After a cremation, some families decide that scattering ashes in some favorite place in nature is the right way to honor the life of their departed loved one. Cremated remains consist of a few pounds of nontoxic minerals. Thus, the practice of spreading ashes is generally regarded as an eco-friendly and safe choice. It’s just important to comply with local regulations and the rules of common courtesy. People in the Bay State should take a moment to understand Massachusetts laws for scattering ashes.
Laws in Massachusetts for Spreading Ashes
The Massachusetts Court System has a comprehensive guide online that covers all of the current rules for handling remains. The state laws mandate that ashes can be scattered anywhere that it isn’t illegal to do so. This means that the law simply requires people to conform with federal laws or state property laws.
It might be helpful to read a quick overview of the specific rules that govern scattering ashes:
In the water: Federal law permits scattering three miles beyond shore. For lakes, rivers, and streams, you might need to consult with the state agency that governs the waterway. If you plan to leave the ashes in an urn, you should purchase a biodegradable, nontoxic urn that has been made for this use. You don’t need to obtain prior permission, but you should notify the EPA within 30 days of a scattering at sea.
By air: Federal law doesn’t prohibit scattering ashes by air. It only prohibits doing anything that might be harmful to others, and generally scattering ashes by air isn’t considered a harmful practice.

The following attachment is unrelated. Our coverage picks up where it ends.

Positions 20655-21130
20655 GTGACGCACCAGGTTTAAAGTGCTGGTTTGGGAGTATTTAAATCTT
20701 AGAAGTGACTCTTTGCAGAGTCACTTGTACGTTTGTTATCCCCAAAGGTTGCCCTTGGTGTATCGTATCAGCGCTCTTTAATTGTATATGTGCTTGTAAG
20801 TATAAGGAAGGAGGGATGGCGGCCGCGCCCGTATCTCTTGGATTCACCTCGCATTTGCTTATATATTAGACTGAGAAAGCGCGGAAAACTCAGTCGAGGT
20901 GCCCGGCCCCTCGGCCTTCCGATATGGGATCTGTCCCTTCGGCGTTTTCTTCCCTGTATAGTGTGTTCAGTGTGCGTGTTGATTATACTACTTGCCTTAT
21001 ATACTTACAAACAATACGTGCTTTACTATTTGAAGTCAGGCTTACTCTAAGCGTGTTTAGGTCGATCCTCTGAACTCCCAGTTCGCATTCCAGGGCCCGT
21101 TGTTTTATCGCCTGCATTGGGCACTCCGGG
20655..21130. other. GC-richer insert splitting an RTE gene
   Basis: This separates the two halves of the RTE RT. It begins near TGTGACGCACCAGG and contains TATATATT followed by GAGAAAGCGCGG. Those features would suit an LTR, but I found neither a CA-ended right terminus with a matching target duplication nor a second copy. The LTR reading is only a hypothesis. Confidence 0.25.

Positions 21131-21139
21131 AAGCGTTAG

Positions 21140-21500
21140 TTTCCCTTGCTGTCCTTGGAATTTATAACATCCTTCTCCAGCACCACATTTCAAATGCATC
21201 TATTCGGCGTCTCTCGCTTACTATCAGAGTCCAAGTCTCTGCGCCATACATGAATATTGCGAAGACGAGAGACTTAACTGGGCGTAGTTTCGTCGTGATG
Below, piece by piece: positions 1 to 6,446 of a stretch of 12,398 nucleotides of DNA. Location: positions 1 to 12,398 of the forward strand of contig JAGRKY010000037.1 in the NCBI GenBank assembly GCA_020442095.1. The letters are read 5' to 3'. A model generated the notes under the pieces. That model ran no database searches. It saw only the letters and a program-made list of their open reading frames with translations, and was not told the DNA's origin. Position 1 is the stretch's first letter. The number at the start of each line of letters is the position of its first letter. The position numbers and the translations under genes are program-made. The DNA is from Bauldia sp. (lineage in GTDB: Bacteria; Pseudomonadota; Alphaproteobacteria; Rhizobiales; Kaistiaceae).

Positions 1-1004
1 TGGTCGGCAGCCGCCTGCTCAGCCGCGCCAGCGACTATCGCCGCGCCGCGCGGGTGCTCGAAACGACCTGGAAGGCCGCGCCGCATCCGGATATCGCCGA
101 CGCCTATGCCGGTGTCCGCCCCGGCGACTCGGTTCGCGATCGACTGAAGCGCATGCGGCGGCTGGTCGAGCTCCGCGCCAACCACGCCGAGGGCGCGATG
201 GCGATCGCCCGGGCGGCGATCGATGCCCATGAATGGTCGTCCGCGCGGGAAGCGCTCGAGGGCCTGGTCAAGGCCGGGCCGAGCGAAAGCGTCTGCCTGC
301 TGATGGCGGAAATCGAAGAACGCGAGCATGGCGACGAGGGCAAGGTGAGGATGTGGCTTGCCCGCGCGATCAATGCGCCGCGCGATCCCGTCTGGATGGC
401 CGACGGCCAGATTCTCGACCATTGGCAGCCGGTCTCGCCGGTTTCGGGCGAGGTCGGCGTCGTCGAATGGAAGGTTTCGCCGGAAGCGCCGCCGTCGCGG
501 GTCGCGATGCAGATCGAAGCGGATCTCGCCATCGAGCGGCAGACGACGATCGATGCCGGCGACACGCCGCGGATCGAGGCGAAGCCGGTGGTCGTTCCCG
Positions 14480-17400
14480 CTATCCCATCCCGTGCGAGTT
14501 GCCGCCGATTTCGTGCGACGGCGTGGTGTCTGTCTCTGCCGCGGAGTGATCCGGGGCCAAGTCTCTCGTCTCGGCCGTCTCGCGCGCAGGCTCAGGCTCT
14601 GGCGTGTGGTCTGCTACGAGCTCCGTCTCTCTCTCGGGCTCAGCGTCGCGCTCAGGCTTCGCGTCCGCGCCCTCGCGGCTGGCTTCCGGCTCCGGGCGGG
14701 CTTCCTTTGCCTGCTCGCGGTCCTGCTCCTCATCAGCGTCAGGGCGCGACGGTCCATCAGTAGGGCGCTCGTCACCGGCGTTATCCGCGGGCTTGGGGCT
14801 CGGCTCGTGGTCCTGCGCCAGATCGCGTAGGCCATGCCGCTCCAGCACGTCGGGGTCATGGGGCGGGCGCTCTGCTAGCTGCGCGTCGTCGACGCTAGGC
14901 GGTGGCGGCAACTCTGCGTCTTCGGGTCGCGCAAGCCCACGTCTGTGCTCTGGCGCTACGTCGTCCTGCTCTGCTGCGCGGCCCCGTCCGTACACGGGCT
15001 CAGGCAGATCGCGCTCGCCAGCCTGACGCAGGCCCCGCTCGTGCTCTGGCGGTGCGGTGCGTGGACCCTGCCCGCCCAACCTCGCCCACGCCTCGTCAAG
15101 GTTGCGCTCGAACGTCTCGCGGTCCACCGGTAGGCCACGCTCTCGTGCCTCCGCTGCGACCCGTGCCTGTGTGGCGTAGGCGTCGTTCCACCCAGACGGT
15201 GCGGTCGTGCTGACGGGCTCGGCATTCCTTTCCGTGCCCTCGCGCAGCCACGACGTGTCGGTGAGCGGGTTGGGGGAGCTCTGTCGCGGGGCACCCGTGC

On land: You are free to scatter ashes on your own land. For other people’s private property or state or national parks, you should ask for permission. The decision is up to the landowner. State and national parks are likely to give permission for a scattering ceremony but may have some policies that you should adhere to.
How to Store Ashes in Massachusetts
What if you would rather store than scatter ashes? Certainly, Massachusetts also allows ash storage in any facility meant for that purpose or even in your own home. In addition, you aren’t required to use any specific type of container to store ashes. As mentioned above, you may choose to obtain a nontoxic and biodegradable urn if you plan to bury the ashes or scatter them in the water. If you want to store ashes in a mausoleum or similar facility, you should check with the funeral home to see if they have rules they will ask you to comply with.
Urns to Store Remains Before Storage or Spreading
In any case, you will need a container for the remains. You might use this container to store ashes or leave them in until you can scatter them. Urns can be made out of ceramic, glass, stone, wood, plastic, or even cardboard. Local laws in this state do not govern urns at all. You can purchase urns to display in your home or garden. You can even buy tiny urns that are placed inside of cremation jewelry.
Different materials will be better suited for some uses than others. Once you decide how you plan to scatter or store your loved one’s remains, you can choose an urn. To learn more about cremation and scattering ashes in Massachusetts, contact Boston Cremation today by calling 781.322.0909.